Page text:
Women of Influence - Rasha Said

Terry Farmer
Rasha Said Photo / Terry Farmer


Necessity is the mother of invention, and Rasha Said is a mother whose invention was born out of necessity.

When her young son started to lose his vision, Said began to realize how important it was for him to remain independent. On a family trip to Disney World, she found herself attempting to inform him of what was nearby, but there were understandable gaps while she focused on other children or missed things because they were from her own perspective, rather than his.

“I felt bad that it was up to me to tell him what he was near,” she says. “Wouldn’t it be cool if there was something that could tell you what was around, some app he could use himself? And he told me, ‘Mom, that’s too good to be true.’”

After extensive research, it turned out he wasn’t wrong. At the time, there was no such device or system that allowed people with visual impairments to explore the world on their own and gather easily digestible information about their surroundings.

Within a few years, there would be, because Said created it herself.

Using Apple’s iBeacon technology, which features devices used in the retail market to alert shoppers of promotions and coupons, Said determined that the signals could be used for more than just sale notifications. She could use them for much, much more.

That’s how she came up with Aware. Through her company, Sensible Innovations, Said developed Aware in collaboration with the team at LRS Web Solutions. With a visual impairment-friendly display – think bright colors and large fonts – as well as Braille and audio-only functionality, Aware delivers accessible information about a person’s surroundings, which Said points out is not the case with even the most well-intentioned Braille signs. Aware can also be used successfully by people with dyslexia and anyone else who has difficulties navigating an unfamiliar environment.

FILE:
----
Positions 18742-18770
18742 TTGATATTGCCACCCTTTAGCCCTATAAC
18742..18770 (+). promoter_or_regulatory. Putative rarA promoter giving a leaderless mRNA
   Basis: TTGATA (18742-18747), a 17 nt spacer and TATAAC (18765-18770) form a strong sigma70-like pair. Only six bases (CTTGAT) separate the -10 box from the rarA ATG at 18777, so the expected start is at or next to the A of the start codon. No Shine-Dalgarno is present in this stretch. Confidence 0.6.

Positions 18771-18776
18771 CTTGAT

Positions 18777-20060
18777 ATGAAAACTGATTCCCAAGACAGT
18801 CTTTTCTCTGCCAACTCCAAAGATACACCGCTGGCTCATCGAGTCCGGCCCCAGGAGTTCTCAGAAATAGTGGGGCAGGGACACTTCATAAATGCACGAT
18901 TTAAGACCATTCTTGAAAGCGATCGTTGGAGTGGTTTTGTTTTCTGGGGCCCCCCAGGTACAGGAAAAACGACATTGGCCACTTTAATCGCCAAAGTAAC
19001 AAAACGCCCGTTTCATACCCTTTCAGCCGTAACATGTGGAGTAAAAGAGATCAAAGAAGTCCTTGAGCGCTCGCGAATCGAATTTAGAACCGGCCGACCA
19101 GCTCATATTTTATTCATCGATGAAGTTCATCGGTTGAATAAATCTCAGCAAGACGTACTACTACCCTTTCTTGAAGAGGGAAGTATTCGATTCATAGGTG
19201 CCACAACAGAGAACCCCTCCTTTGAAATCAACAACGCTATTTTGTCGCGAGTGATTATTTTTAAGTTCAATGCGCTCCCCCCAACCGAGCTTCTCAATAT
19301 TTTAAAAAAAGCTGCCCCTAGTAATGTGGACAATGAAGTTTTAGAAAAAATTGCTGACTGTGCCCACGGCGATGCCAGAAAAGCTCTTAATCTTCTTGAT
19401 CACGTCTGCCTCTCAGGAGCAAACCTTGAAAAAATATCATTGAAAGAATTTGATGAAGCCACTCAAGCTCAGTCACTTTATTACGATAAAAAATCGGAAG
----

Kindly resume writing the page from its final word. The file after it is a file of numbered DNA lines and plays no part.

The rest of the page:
The app was first piloted at Glenwood High School, where her son now attends school, then installed without charge in the Mary Bryant Home. The system was also installed at Chicago Lighthouse, an organization for blind, visually impaired, disabled and veteran communities. Said has appeared at and given demonstrations to national conferences and symposiums, appeared on Good Day Chicago and been interviewed by the American Foundation for the Blind’s magazine.

“There are signs everywhere – multiple ways for me to get information, plenty of options,” Said says. “But not for my son or anyone with a visual impairment. Their choices for getting information are limited. Aware gives them another option for living with independence.”

What’s next for Said and Sensible Innovations? She wants the entire world to talk.

“I want walls to talk, signs to talk,” she says, so that everyone is able to get the same information – with or without their eyes.

Photo By Terry Farmer

Got something to say?

Send a letter to the editor and we'll publish your feedback in print!

Comments (0)

Add a comment

Add a Comment